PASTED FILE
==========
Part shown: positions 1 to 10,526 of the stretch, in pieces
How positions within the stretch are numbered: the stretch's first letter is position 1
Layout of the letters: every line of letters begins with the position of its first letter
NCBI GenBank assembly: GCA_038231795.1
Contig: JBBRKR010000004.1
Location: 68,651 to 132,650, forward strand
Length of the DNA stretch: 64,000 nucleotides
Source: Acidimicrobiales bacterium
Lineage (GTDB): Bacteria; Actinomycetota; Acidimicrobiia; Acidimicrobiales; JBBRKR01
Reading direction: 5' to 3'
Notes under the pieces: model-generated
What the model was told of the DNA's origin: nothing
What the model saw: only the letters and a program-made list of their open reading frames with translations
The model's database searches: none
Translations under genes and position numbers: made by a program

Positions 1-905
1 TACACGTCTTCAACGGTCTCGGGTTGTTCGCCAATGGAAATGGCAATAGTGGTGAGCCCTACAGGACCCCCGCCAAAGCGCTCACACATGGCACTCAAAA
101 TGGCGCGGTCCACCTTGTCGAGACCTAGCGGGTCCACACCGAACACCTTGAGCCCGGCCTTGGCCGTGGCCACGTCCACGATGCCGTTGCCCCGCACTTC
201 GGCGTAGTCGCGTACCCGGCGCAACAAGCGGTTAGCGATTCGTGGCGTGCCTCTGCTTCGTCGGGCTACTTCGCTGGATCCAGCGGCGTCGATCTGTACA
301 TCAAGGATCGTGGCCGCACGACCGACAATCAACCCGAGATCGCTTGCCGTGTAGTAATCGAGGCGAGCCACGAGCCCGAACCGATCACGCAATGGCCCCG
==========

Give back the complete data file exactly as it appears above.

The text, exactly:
Part shown: positions 1 to 10,526 of the stretch, in pieces
How positions within the stretch are numbered: the stretch's first letter is position 1
Layout of the letters: every line of letters begins with the position of its first letter
NCBI GenBank assembly: GCA_038231795.1
Contig: JBBRKR010000004.1
Location: 68,651 to 132,650, forward strand
Length of the DNA stretch: 64,000 nucleotides
Source: Acidimicrobiales bacterium
Lineage (GTDB): Bacteria; Actinomycetota; Acidimicrobiia; Acidimicrobiales; JBBRKR01
Reading direction: 5' to 3'
Notes under the pieces: model-generated
What the model was told of the DNA's origin: nothing
What the model saw: only the letters and a program-made list of their open reading frames with translations
The model's database searches: none
Translations under genes and position numbers: made by a program

Positions 1-905
1 TACACGTCTTCAACGGTCTCGGGTTGTTCGCCAATGGAAATGGCAATAGTGGTGAGCCCTACAGGACCCCCGCCAAAGCGCTCACACATGGCACTCAAAA
101 TGGCGCGGTCCACCTTGTCGAGACCTAGCGGGTCCACACCGAACACCTTGAGCCCGGCCTTGGCCGTGGCCACGTCCACGATGCCGTTGCCCCGCACTTC
201 GGCGTAGTCGCGTACCCGGCGCAACAAGCGGTTAGCGATTCGTGGCGTGCCTCTGCTTCGTCGGGCTACTTCGCTGGATCCAGCGGCGTCGATCTGTACA
301 TCAAGGATCGTGGCCGCACGACCGACAATCAACCCGAGATCGCTTGCCGTGTAGTAATCGAGGCGAGCCACGAGCCCGAACCGATCACGCAATGGCCCCG